You might not realize it, but you are a creature of an imaginative realm called Neverland. Neverland is your home, and before you die, you will spend decades there.
Jonathan Gottschall, The Storytelling Animal: How Stories Make Us Human
If you say, “The queen died, and the king died,” that is a chronicle.
If you say, “The queen died, and the king died, from grief,” that is a story. (Joe Lambert and Nina Mullen, drawing from E. M. Forster).
Bob Johansen: Get There Early: Sensing the Future to Compete in the Present
I heard Krys Boyd on KERA interview Jonathan Gottschall about his book, The Storytelling Animal. (Krys is a great interviewer). And I remembered the brief description of the difference between a chronicle and a story from Get There Early.
We care about stories. We learn from stories. We place ourselves within stories, because we all know that every story, is, in some way, our own story. Last night I watched House. Wilson has cancer. A very close friend of my wife has cancer. The fictional story is her story – our story. You know…
Each man’s death diminishes me,
For I am involved in mankind.
Therefore, send not to know
For whom the bell tolls,
It tolls for thee.
(John Donne, For Whom the Bell Tolls)
In the interview, Gottschall observed that stories always include two elements: some form of dilemma, and some form of resolution. It is the old “problem-solution” formula for persuasion. And when a story is told well, it always makes us stop and ask: “What is my dilemma? Can I find a way out; a solution; a resolution that works for me, and hopefully for others?”
I read a lot of nonfiction books — but, sadly, too little fiction. Gottschall observed in the interview that people who expose themselves to more fiction have an easier time interacting with others. They are more socially connected; better connected. And, thankfully, he reminded us that stories preceded printed books, so maybe I get almost enough fiction from my favorite television shows. I guarantee that, in House alone, there is enough dilemma and conflict to last a while.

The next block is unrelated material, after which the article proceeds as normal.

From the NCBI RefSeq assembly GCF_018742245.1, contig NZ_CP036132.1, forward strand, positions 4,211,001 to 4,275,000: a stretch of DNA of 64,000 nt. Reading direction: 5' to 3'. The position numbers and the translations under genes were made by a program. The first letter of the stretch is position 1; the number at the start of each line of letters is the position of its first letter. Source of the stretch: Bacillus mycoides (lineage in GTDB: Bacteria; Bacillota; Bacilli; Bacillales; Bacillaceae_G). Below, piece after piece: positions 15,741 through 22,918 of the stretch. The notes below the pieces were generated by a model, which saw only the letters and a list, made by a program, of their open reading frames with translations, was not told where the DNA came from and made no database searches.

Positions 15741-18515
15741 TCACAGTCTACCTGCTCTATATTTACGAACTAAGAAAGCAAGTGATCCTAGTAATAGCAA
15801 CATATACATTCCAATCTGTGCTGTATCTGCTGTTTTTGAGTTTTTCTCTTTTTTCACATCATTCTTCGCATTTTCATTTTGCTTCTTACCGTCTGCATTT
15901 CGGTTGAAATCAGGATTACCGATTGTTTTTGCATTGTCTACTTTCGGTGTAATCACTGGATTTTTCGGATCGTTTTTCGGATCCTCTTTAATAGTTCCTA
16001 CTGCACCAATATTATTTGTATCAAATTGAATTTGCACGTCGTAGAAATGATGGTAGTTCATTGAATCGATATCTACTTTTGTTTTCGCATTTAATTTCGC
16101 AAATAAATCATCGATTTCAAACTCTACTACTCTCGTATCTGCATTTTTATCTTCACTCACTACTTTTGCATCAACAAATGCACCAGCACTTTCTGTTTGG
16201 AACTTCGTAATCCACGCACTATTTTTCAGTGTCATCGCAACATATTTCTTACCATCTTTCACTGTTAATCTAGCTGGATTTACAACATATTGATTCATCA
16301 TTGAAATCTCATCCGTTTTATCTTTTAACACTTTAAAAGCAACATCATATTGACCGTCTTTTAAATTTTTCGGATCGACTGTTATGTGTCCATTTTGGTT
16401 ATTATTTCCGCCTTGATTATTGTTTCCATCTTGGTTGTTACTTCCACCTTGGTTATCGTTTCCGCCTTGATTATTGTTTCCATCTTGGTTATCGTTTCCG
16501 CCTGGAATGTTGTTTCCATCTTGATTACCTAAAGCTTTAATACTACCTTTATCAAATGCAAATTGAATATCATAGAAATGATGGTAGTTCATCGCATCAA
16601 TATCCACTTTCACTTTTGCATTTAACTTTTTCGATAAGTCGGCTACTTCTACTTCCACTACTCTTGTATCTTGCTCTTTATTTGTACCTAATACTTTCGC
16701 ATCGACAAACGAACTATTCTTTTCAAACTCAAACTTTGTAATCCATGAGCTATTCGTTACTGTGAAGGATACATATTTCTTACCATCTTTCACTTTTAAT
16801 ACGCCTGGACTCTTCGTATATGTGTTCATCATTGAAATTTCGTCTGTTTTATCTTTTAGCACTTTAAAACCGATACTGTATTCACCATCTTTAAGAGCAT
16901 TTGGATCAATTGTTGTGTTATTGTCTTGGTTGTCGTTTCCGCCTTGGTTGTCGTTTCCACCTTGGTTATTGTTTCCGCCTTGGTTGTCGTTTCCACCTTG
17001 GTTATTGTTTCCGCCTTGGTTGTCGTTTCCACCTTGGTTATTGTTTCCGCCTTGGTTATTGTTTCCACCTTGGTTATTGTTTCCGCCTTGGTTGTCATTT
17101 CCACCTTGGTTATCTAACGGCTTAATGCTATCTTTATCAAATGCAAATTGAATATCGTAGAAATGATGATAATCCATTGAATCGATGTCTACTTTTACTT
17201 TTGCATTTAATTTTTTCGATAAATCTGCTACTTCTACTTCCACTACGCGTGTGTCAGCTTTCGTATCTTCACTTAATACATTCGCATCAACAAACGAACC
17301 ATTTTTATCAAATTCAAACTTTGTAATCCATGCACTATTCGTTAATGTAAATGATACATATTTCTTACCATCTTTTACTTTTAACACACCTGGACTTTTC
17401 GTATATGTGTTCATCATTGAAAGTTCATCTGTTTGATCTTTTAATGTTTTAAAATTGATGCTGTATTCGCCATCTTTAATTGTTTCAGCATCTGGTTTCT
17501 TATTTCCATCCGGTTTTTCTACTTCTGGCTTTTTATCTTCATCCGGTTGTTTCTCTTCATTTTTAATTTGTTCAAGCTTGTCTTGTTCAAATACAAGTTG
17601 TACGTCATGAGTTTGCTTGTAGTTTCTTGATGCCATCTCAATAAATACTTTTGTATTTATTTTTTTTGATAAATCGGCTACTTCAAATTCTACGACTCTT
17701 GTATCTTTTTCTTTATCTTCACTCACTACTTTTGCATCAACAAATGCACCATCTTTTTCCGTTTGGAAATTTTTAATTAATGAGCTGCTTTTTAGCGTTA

In my own reading, I have come to realize that the best nonfiction writers are, in fact, superior story tellers. I think this explains the popularity of Malcolm Gladwell, and why I have so warmed to The Power of Habit and Imagine just recently. They are both written by superior story tellers (Charles Duhigg and Jonah Lehrer). Books that are principle-rich and story-poor just aren’t quite as engaging or gripping. Or insightful.
And I think it is why I remember some books I read years ago more than others. David Halberstam is always at the top of my list, because he was such a wonderful story teller.
In the realm of organizational culture, story plays a major role. To build corporate culture, to build corporate strength, to build a true community, tell the stories of your organization. Yes, tell the good stories, the stories of success — but tell especially the “struggle” stories. “This is what we faced. This is how we overcame it.” A well-told struggle story can help a current struggle seem not quite so overwhelming.
We love a good story. And, it turns out, we need a steady dose of good stories.
Good stories move us. They touch us, they teach us, and they cause us to remember. They enable the listener to put the behavior in a real context and understand what has to be done in that context to live up to expectations.
…storytelling is the ultimate leadership tool. (Elizabeth Weil).